Where does this leave the American consumer while the regulations are being considered and potentially enacted and enforced?   It leaves us to do what we must do everyday.  We must know what we’re putting into and on our bodies - - to the best of our abilities.  The existence of perchlorate or other potentially harmful chemicals in drinking water is a tough one for us to crack on our own, but there are other choices we can make to help reduce the number of potentially harmful chemicals in our lives. 

Regulations and science are changing all the time.  Each day we learn about a new potential source of concern or why the concern of yesterday is no longer relevant.  We must do the best we can.  Become a label reader.  Embrace foods, drinks, personal care products and household products that don’t contain potentially harmful chemicals.  Use your powerful consumer dollars to tell companies what’s acceptable and what’s not.   And then, when the laws go on the books and the regulations go into effect, you’ll be that much better off.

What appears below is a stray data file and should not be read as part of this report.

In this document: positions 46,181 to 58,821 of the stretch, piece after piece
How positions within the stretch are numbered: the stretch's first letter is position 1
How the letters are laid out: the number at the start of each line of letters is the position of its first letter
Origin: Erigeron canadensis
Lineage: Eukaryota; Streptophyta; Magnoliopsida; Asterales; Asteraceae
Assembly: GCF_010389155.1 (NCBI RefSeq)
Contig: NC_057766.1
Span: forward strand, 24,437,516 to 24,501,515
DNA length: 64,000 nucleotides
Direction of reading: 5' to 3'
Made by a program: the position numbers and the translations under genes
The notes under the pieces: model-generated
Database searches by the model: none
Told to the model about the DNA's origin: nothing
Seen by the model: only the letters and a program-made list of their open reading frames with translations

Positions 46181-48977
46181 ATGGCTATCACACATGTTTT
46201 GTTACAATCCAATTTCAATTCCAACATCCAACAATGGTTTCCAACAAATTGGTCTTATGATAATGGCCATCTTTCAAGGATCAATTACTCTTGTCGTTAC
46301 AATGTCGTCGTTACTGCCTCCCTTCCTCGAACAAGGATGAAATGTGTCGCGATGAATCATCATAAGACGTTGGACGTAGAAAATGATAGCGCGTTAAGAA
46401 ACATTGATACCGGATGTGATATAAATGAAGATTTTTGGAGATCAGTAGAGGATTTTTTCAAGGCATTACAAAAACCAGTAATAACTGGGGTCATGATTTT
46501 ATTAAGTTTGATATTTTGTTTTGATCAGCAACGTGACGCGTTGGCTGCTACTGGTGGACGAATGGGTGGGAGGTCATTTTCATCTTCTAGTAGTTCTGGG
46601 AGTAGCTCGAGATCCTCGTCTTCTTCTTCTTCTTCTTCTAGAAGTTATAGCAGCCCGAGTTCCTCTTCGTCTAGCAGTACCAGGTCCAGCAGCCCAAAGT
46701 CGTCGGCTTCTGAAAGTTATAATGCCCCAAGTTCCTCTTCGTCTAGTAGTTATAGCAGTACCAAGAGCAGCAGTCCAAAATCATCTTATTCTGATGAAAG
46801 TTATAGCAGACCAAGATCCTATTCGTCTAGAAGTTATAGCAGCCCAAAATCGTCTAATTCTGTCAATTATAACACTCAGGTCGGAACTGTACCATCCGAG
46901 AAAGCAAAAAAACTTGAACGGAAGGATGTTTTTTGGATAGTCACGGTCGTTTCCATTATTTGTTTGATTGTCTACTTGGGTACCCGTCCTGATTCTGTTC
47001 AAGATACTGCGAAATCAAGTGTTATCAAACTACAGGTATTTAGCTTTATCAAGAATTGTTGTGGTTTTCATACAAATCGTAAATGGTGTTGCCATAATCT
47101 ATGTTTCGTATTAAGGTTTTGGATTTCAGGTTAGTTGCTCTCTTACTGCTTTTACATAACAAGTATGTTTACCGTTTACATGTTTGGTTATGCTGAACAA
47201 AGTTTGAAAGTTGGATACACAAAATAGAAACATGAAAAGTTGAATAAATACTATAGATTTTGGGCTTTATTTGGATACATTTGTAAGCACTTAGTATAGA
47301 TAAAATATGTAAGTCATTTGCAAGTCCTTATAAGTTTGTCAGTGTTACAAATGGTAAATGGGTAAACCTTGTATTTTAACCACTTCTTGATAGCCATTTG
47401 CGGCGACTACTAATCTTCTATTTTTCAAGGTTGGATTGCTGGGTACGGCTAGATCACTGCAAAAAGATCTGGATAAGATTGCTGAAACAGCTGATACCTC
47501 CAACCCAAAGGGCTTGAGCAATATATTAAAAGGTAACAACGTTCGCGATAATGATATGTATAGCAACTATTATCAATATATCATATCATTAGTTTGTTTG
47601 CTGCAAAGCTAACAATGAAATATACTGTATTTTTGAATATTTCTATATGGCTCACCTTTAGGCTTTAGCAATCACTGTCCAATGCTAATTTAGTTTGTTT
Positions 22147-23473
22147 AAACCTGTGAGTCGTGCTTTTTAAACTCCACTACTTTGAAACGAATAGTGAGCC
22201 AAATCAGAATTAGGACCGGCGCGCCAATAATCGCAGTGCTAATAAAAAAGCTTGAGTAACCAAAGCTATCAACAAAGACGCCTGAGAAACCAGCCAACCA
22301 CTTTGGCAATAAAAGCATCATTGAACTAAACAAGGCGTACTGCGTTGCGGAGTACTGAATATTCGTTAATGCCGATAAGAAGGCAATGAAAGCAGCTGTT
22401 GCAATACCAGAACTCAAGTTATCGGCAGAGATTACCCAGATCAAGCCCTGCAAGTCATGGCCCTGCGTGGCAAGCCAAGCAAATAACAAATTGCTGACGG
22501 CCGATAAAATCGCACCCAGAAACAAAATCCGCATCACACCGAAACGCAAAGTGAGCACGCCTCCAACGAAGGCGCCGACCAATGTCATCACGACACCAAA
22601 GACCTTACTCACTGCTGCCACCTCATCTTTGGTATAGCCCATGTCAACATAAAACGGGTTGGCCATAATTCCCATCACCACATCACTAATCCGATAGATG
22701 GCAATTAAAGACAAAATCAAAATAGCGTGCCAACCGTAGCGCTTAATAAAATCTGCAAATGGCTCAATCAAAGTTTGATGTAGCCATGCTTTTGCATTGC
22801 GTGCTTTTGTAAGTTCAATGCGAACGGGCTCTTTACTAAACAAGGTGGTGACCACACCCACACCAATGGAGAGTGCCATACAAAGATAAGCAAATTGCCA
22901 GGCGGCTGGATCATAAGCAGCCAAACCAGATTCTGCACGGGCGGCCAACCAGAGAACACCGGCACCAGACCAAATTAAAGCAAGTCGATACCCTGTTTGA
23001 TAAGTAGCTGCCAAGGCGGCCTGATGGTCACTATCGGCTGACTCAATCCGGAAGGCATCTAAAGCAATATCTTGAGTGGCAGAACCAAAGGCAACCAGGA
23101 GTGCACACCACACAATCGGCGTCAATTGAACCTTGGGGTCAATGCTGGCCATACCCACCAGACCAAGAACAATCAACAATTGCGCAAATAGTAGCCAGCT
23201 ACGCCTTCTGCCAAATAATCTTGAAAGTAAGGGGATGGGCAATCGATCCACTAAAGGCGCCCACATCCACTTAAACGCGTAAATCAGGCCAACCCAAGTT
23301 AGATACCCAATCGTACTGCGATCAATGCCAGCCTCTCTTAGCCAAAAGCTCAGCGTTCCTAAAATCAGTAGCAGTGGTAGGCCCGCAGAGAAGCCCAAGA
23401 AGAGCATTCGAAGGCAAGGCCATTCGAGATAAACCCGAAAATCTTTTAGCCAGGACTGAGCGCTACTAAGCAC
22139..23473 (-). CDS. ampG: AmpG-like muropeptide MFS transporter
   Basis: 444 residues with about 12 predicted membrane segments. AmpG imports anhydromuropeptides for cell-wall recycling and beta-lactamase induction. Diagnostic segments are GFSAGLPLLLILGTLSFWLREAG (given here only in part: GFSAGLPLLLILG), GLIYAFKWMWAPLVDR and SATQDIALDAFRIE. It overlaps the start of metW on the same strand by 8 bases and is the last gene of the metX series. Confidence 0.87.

Act Your Way Into a New Way of Thinking

What changes are you trying to make in 2011?  Every year, I set my mind to things that I’d like to adjust in my life, as I suspect you do as well.  My list usually covers a broad range of “vice corrections” (truth be told, my vice list is short and dull) and behavior improvements.  On the more superficial end, I renew my vow to floss twice a day and bike to work one day a week (when the ice and snow clears).  On the more profound side, I make a commitment to regular reading of philosophical, spiritual or classical texts, resolve to keep my critical tongue in check and promise to do more for volunteer organizations.  Of course, there are the usual and expected - - fewer cookies, more treadmill time (I give up sugar every morning!).  I’m pretty disciplined, so many of these changes happen, at least in part and at least for a while.